Now many of the same MSM quislings that flaked for the Soviet Empire are repeating their act in favor of the Islamofascist terrorists in Iraq and elsewhere. The growing “Jamil Hussein” scandal that has snared AP, the “fautography” scandal that haunted Reuters, the Eason Jordan affair, the “no WMDs in Iraq” lie, the fake “Koran flushing” story, the Gitmo=Gulag hype, the “domestic spying” lie, the Valerie Plame-out, are just a small sample of recent MSM dirty-work.

      So I am puzzled by Captain Ed’s and Lowry’s attitude. It is true that not everything the MSM says is inaccurate, but with a decades-long pattern of deceit I doubt that this represents a sudden return to moral sanity by the lords of the MSM. Nor is it clear that conservatives have “lost touch with reality” – if anything, conservatives have too often maintained a glum silence and let the MSM slide over inaccurate reporting in Iraq. Overstating their case has not exactly been a problem with the supporters of President Bush.

      Lowry writes, Mainstream media outlets have their biases; they also have plenty of good reporting on which one can rely. It’s up to us as discriminating consumers to find the difference. But what reason do we have to believe this? History clearly shows us the MSM lies constantly in service to leftist political ieology. And even if it is true that some information is accurate, do not ST and Captain Ed and others do a far better job of reporting the facts than the MSM does? And at any rate, does not the high degree of inaccurate reporting from the MSM indicate that perhaps we would be better off without them? What exactly do conservatives gain by propping up the MSM?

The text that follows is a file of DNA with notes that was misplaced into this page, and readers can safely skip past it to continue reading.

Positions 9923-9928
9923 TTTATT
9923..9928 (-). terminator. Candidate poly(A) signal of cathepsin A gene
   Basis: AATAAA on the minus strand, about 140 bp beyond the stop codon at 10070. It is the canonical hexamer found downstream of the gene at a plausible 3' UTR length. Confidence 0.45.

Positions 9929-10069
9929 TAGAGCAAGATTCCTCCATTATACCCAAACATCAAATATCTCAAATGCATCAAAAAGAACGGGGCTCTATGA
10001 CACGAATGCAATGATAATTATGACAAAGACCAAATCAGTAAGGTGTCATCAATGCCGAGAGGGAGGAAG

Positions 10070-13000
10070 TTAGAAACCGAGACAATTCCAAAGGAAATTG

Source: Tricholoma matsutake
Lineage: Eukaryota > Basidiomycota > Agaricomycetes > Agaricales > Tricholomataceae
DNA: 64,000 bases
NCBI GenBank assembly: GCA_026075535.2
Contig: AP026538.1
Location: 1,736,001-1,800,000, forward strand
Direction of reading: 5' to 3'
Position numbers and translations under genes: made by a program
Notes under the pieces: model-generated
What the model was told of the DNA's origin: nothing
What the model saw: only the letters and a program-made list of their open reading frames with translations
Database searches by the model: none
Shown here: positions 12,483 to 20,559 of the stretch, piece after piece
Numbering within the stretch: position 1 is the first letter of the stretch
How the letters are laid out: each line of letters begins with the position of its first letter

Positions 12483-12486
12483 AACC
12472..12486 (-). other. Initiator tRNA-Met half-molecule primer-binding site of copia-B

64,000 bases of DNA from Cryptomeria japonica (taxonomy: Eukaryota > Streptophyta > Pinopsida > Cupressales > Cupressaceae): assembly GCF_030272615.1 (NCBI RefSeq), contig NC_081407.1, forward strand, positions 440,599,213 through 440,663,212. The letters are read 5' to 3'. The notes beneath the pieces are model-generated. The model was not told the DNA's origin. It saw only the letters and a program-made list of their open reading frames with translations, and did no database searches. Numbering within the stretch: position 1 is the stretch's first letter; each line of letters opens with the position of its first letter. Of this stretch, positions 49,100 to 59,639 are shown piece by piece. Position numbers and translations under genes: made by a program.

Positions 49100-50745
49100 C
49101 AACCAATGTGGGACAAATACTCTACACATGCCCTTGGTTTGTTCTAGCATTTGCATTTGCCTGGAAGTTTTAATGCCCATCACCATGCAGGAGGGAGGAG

3. benning says:

      I have to agree with Mwalimu. The MSM has not repaired the errors but continues to dive deeper into them.

    4. Lorica says:

      I am sorry but I would like to disagree with Mr. Lowery. It isn’t about the bad news, and I believe that he is being disingenuous in his regard. It is about the fact that according to the MSM there is NOTHING of any good going on in Iraq. It is about the fact that the MSM was calling Iraq a “quagmire” and “a civil war” 2 full years prior to today, and both of those assesments could be argued. It is about the fact that the only “people in the know” who get on TV are those who are willing to pick up the MSM mantra of quagmire or civil war. It is about the fact that NO MATTER how many times they are proven wrong they still are nothing more than negative mouth pieces who want to make President Bush look horrible.

      I also want to disagree with Mr. Lowery about the fact that good news doesn’t make for good news. How many of us were subject to stories about Columbine 10 year later stories?? About how they have moved on, have been healed, what they are doing with their lives now stories. Awesome news in some cases. But in the over 2600 building projects the Corps of Engineers has completed so far in Iraq, you can’t find 1 good news article in the MSM.